Ilze Hugo on Writing a Pandemic Novel and Seeing it Come True
In Conversation with Rob Wolf on the New Books Network
Few science fiction writers have their vision of the future tested immediately upon publication. But that’s what happened to Ilze Hugo, whose novel about a mysterious epidemic, The Down Days, debuted in the middle of the Covid-19 pandemic.
“To be published right in the middle of all this is the most surreal experience,” Hugo says.
Many of the book’s details are spot on: masks, online funerals, elbow bumps in lieu of handshakes. But the Cape Town author is frustrated that she missed a few nuances like “the way that your glasses fog up when you’re wearing a mask” or peoples’ impatience with quarantine.
“Something that you can’t really understand until you’ve experienced it is how, at the beginning of [the Covid-19 pandemic], everyone was taking it fairly seriously, and they were quarantining and self-isolating. Now, if you go to the shop, you have people acting as if we’re not in a pandemic at all. It’s as if people can only emotionally stress about it or think about it for a certain period of time and then they go back to their lives.”
While contagious, the illness in The Down Days is unusual: people laugh themselves to death. As surreal as this sounds, Hugo was inspired by a real event—the Tanganyika laughter epidemic, which in 1962 reportedly affected nearly 1,000 individuals.
From the interview:
Rob Wolf: The pandemic that’s killing people doesn’t manifest as an ordinary infection. Could you talk about what the illness is and how it manifests?
Ilze Hugo: There are various physical symptoms and some of them are loosely modeled on Ebola because that was happening when I was writing the book, but the major symptom is uncontrollable laughter. People laugh themselves to death literally. That was based on something that happened in Tanzania in 1962 where it was an actual laughter epidemic where the government at first thought it was a viral illness and later they came to the conclusion that it was a form of mass psychogenic illness or mass hysteria.
In my book, it’s a real illness but no one really understands where it came from and what it’s all about… I did that quite deliberately because while I was writing it, our country was in a kind of unstable place politically … We had a president who believed that you could prevent HIV/AIDS just by showering, and I suppose life felt very absurd to me, and I felt, to a certain extent, that South Africa hadn’t healed from the wounds of apartheid and everyone–at least on the more privileged side of the scale–was trying to say, “You know, it’s happened it’s over, let’s move on.”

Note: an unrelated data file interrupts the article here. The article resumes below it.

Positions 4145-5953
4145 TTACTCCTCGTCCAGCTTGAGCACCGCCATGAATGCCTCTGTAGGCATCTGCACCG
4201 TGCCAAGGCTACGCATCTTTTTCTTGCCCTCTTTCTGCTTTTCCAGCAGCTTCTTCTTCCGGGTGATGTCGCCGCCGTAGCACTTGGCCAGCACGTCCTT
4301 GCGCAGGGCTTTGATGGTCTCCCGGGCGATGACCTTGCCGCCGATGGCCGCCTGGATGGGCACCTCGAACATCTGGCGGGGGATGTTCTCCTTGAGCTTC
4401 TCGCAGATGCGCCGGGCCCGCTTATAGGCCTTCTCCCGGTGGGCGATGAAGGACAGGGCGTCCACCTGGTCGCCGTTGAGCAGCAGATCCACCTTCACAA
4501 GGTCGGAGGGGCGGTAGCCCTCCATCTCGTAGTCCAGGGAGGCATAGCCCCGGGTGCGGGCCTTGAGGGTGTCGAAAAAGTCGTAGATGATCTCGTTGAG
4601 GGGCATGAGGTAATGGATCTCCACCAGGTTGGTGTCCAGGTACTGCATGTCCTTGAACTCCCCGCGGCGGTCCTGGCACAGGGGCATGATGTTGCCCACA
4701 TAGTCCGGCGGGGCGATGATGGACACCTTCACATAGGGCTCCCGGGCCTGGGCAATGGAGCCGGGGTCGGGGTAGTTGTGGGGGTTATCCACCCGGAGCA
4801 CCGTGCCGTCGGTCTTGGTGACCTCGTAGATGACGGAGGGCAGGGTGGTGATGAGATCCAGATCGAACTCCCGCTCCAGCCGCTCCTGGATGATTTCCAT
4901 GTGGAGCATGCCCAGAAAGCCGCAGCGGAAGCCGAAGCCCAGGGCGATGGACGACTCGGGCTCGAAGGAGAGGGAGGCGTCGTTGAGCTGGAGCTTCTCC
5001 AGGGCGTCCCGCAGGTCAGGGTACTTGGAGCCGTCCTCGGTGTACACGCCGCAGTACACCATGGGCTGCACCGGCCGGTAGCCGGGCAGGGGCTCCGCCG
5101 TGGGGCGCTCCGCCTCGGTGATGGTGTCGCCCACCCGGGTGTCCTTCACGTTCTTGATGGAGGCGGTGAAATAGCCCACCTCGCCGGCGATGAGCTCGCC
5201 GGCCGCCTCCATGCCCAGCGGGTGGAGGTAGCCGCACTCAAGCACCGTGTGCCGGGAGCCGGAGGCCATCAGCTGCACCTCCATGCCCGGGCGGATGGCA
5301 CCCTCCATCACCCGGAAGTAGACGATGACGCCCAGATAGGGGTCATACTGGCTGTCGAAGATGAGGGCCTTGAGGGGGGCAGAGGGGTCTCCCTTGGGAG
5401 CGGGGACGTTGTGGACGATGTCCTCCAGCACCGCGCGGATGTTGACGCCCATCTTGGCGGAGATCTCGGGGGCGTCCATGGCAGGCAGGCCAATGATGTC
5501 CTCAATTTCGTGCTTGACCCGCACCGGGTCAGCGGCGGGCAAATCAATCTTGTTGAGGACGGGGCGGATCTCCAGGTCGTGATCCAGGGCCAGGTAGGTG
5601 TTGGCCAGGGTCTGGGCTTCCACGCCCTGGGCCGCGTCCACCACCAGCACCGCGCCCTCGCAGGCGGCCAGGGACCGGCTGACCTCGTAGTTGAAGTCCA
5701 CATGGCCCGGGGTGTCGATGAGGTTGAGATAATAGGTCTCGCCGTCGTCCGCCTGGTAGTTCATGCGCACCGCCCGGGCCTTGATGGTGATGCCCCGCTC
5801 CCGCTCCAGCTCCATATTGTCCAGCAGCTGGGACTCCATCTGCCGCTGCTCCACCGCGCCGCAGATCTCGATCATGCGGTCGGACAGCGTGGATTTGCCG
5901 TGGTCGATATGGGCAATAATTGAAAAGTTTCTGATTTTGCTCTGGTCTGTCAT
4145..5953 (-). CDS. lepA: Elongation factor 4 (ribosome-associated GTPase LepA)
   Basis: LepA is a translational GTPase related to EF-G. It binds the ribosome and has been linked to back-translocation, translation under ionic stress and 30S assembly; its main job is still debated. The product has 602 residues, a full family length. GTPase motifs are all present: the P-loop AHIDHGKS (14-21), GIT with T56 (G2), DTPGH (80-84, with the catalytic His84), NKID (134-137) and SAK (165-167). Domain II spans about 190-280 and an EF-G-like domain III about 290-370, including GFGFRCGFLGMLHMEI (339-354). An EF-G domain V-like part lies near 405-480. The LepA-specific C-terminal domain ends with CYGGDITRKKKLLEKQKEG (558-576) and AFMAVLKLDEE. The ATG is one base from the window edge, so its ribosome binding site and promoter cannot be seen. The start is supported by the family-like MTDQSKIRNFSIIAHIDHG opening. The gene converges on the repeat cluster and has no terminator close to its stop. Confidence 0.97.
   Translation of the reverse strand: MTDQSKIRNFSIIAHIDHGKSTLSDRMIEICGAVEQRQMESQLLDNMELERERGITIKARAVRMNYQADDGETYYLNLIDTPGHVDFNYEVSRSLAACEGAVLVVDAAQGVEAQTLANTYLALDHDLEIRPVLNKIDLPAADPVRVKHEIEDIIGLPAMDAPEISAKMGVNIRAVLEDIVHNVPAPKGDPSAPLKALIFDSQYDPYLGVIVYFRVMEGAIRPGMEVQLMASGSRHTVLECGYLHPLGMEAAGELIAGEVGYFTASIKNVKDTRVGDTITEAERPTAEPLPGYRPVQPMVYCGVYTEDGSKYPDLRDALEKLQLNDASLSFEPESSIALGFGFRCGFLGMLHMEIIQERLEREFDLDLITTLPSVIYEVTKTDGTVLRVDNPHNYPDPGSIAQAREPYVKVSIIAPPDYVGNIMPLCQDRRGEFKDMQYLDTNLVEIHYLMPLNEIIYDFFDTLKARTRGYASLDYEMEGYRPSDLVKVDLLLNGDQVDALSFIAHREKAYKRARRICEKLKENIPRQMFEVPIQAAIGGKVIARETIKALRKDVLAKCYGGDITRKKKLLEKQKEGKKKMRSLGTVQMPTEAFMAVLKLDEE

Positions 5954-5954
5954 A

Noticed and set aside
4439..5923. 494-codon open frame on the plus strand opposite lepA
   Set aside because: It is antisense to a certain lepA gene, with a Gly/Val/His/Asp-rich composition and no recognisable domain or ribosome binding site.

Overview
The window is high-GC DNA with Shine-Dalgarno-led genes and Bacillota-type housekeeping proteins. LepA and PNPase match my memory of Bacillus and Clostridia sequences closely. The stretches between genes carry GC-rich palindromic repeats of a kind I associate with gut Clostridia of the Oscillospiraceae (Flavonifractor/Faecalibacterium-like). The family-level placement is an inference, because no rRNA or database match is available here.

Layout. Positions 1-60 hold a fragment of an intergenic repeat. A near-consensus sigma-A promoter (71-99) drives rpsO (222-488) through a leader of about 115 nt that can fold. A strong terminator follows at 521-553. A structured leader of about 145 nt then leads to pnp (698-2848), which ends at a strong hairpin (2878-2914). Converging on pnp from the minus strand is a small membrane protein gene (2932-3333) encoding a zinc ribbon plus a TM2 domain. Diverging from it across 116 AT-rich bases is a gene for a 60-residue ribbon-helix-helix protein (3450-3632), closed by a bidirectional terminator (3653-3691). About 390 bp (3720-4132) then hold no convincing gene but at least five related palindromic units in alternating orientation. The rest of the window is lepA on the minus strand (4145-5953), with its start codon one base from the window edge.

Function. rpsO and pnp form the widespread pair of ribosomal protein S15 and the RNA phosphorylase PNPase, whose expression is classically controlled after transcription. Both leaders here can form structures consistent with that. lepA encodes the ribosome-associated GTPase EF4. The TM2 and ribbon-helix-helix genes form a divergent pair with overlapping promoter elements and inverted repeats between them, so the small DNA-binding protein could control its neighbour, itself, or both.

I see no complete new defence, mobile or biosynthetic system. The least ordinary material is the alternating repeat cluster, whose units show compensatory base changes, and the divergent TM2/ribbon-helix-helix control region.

But it’s very difficult to move on when a large part of the population are still dealing with the physical implications of apartheid and the psychological implications. So I was reading up about mass hysteria and they were saying that some scientists believe that it’s a physical manifestation of a society under chronic stress.
RW: While race isn’t explicitly raised as an issue in your book, I’m wondering how the history of apartheid and white supremacy affects your characters’ views and impacts the story.
IH: I think every single South African novel ever written is about apartheid in some way even though it doesn’t necessarily maybe mention apartheid in the novel because it’s such a fresh issue for us. We are all constantly aware of it and just the way that the characters interact with each other and through small comments, et cetera, it’s always on the surface. And you can’t really ever escape it as an author. I think it would be irresponsible to escape it firstly, but I also think that it’s too close to the surface still . . .
I didn’t want to make it explicit because in some ways I think, as a white author, I don’t really feel like race is my story. Specifically, I don’t really feel comfortable exploring it in a very explicit way because I don’t feel it’s my story to tell. But I did want to bring it in there through references to slavery and the shape of the city and a lot of the history . . .
I did a lot of research on the history of disease . . . and one of the things that came through again and again was how disease and epidemics have shaped Cape Town culturally and socially and how disease has been a vehicle to give voice to a lot of prejudices.
RW: I’m curious to hear more about that. How did disease allow people to give voice to prejudice?
IH: There are a lot of different examples. The one that comes to mind immediately is during the bubonic plague. If you if you were diagnosed with plague, your house would just be sterilized if you were white, but if you were not white, you would be sent to these isolation camps on the Cape Flats. The Cape Flats is where people got sent [years later] in the 1950s after the Group Areas Act, when the government pushed [Blacks and other non-white] people out of the cities, they sent them to this very barren desolate sandy wasteland.
Interestingly, you would think that that only happened in the 1950s, but it actually happened during bubonic plague already, and Africans actually need a plague passes to travel . . . The passes are in my novel, and the idea for that came from these plague passes.